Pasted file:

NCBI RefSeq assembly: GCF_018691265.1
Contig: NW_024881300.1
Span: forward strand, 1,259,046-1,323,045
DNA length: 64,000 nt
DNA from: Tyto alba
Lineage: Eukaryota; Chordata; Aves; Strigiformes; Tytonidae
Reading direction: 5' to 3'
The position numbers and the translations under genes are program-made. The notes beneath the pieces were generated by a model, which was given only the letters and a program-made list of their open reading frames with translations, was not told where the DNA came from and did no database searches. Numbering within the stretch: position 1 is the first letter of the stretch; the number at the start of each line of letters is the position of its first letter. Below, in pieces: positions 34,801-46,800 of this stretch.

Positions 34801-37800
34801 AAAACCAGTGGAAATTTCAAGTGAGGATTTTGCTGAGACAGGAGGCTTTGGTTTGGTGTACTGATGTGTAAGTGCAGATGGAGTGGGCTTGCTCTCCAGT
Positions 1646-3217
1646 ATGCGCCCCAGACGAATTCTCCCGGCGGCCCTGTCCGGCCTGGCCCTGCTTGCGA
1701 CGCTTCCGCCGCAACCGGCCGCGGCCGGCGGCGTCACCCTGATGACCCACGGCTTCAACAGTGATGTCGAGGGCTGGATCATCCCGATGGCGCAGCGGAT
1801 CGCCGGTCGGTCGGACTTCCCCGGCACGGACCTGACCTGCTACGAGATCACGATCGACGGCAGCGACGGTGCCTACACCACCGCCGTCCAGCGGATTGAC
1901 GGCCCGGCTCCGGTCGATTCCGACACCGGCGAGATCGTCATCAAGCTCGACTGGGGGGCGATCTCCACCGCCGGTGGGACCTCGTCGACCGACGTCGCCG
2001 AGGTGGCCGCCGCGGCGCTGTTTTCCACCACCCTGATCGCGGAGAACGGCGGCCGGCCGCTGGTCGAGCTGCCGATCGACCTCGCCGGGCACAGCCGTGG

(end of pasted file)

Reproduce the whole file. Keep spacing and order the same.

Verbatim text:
NCBI RefSeq assembly: GCF_018691265.1
Contig: NW_024881300.1
Span: forward strand, 1,259,046-1,323,045
DNA length: 64,000 nt
DNA from: Tyto alba
Lineage: Eukaryota; Chordata; Aves; Strigiformes; Tytonidae
Reading direction: 5' to 3'
The position numbers and the translations under genes are program-made. The notes beneath the pieces were generated by a model, which was given only the letters and a program-made list of their open reading frames with translations, was not told where the DNA came from and did no database searches. Numbering within the stretch: position 1 is the first letter of the stretch; the number at the start of each line of letters is the position of its first letter. Below, in pieces: positions 34,801-46,800 of this stretch.

Positions 34801-37800
34801 AAAACCAGTGGAAATTTCAAGTGAGGATTTTGCTGAGACAGGAGGCTTTGGTTTGGTGTACTGATGTGTAAGTGCAGATGGAGTGGGCTTGCTCTCCAGT
Positions 1646-3217
1646 ATGCGCCCCAGACGAATTCTCCCGGCGGCCCTGTCCGGCCTGGCCCTGCTTGCGA
1701 CGCTTCCGCCGCAACCGGCCGCGGCCGGCGGCGTCACCCTGATGACCCACGGCTTCAACAGTGATGTCGAGGGCTGGATCATCCCGATGGCGCAGCGGAT
1801 CGCCGGTCGGTCGGACTTCCCCGGCACGGACCTGACCTGCTACGAGATCACGATCGACGGCAGCGACGGTGCCTACACCACCGCCGTCCAGCGGATTGAC
1901 GGCCCGGCTCCGGTCGATTCCGACACCGGCGAGATCGTCATCAAGCTCGACTGGGGGGCGATCTCCACCGCCGGTGGGACCTCGTCGACCGACGTCGCCG
2001 AGGTGGCCGCCGCGGCGCTGTTTTCCACCACCCTGATCGCGGAGAACGGCGGCCGGCCGCTGGTCGAGCTGCCGATCGACCTCGCCGGGCACAGCCGTGG